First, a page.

The true crime documentary, The Lost Boys of Bucks County, follows the murders of young men Dean A. Finocchiaro, Thomas C. Meo, Jimi T. Patrick, and Mark R. Sturgis. Originally premiering in June 2020, the documentary explores the motives behind the gruesome and violent crime, which all ties back to the now 24-year-old Cosmo DiNardo.
DiNardo was charged with homicide, conspiracy to commit murder, robbery, and possession of instruments of crime in relation to the deaths of the four young men. The murders happened July 2017 on DiNardo's family's Bucks County farm. DiNardo had told the victims that he could sell them cannabis, which is how he lured them to the 90-acre farm. Once he had them there, he shot and killed them (he killed Patrick on a separate day).
He worked with his cousin, Sean Kratz, who was also charged with first-degree murder. DiNardo and his cousin had burned the bodies in a pig roaster and then buried them — however, Patrick's body was buried separately. DiNardo was able to avoid the death penalty by revealing where Patrick's body was buried.
The Lost Boys of Bucks County is about the murder of four men, but it's also about the tragedy of mental illness. DiNardo was diagnosed with schizophrenia and bipolar disorder. He was seeing a psychiatrist named Christian Kohler, and he was previously committed to a mental institution in 2016. Even though he had a history of becoming violent with family members, Kohler said that his condition was improving, and he stopped administering his medication.
DiNardo's parents believe the murders could have been prevented if their son had continued taking his medication, and they ended up filing a lawsuit against Kohler. DiNardo's mother stated, “My son wasn’t this horrible animal that everybody says he was. He lost his life a year before those kids. He’s a prisoner in his own brain. He’s lost forever.”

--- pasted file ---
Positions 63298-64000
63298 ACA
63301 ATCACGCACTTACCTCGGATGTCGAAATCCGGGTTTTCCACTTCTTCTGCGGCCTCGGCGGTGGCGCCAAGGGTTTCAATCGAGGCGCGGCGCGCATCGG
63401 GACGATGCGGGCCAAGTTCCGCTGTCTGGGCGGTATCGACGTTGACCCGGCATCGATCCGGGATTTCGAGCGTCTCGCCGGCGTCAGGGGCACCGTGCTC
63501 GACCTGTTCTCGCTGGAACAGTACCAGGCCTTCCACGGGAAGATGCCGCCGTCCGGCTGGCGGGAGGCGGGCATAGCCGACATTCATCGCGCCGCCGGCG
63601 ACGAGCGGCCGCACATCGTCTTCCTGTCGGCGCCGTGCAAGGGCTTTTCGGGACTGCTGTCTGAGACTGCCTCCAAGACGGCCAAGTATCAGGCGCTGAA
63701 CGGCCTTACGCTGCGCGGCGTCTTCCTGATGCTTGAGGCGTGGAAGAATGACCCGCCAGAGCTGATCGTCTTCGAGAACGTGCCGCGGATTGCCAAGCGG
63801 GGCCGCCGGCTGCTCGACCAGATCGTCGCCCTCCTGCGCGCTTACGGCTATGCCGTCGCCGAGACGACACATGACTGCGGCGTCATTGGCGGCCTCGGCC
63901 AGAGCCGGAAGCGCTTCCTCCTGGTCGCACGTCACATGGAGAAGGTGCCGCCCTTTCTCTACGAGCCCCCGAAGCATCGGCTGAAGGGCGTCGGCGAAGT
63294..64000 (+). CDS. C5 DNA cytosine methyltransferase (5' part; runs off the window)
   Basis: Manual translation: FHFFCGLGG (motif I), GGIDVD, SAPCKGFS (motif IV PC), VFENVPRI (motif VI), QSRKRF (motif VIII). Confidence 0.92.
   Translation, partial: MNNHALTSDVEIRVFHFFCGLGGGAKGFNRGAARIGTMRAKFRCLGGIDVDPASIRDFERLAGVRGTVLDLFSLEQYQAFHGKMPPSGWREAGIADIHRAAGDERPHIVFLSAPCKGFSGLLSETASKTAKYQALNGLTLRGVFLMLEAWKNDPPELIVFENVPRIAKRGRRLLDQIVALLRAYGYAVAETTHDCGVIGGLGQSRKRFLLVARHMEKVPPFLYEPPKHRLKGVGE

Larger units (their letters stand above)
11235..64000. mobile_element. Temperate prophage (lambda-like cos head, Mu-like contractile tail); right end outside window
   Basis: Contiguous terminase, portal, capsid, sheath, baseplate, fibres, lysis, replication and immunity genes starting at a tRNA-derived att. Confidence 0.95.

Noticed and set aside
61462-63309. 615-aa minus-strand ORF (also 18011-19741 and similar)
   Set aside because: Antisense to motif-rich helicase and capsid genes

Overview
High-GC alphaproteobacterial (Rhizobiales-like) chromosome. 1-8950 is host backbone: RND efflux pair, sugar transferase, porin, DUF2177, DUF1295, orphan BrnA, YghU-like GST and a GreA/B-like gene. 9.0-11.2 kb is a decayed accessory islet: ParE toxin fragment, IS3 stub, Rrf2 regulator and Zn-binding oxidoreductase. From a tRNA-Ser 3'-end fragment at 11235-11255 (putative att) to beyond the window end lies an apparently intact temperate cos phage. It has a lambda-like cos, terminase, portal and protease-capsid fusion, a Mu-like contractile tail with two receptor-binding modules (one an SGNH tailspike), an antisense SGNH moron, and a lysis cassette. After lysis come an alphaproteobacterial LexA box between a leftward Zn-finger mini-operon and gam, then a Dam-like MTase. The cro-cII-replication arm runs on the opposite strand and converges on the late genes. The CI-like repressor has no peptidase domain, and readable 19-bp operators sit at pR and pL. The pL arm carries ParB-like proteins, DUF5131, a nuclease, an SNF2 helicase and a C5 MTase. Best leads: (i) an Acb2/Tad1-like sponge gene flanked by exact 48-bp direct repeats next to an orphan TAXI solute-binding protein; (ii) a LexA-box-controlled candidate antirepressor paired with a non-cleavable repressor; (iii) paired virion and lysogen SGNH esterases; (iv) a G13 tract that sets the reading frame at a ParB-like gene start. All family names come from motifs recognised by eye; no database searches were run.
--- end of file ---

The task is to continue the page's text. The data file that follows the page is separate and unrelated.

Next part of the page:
Where is Cosmo DiNardo now?
Cosmo DiNardo was serving four life sentences at SCI Retreat in Luzerne County since 2018, but was transported to the State Correctional Institution at Huntingdon in January 2020, according to reports. The State Correctional Institution at Huntingdon is one of the highest security facilities in the nation. Officials gave no explanation as to why he was transferred.
The story of DiNardo's demise is ultimately a tragic one. Before his mental illness took over, he was a straight-A student who, according to Philly Mag, won a scholarship to Arcadia University and wanted to become an orthodontist. “Cosmo DiNardo is the kind of kid who would always say hello, and he would grab your groceries out of your hand and walk you to your car,” one neighbor described.
Another family friend said, “If my husband was digging in the yard, Cosmo would grab a shovel and dig alongside of him. If he saw me shopping he would carry my packages inside for me. When it snowed, he would shovel my driveway.”
His mental health began to deteriorate in 2015. He and his girlfriend had ended their relationship, and his plans to join the Navy hadn't panned out. In 2016, he was diagnosed with a major depressive disorder, and he dropped out of Arcadia University when he was in his second semester of his freshman year. He grew even worse, as he became incredibly paranoid after an ATV accident on the family farm (he was stuck under a vehicle and ended up with head injuries, and ended up in a wheelchair).
He stopped eating the food his mom made, claiming that she was trying to poison him. Doctors prescribed him antidepressants in response. When his mother tried driving him to Abington Memorial Hospital so he could admit himself for treatment, he bit her arm and punch her, giving her a black eye. “He felt his mother was a Russian spy and that his cast was bugged," the medical records stated.
Although DiNardo's parents tried to help their son, many criticized them, pointing out the fact that the young man still had access to guns and dangerous farm equipment.
When confessing to the police after he had murdered the four young men, Cosmo said, “I don’t know why I did this sh*t, man. I threw my life away for nothing. My life is done, for nothing." He added, “I am just a happy-go-lucky guy. This is why it’s so f***ed up.”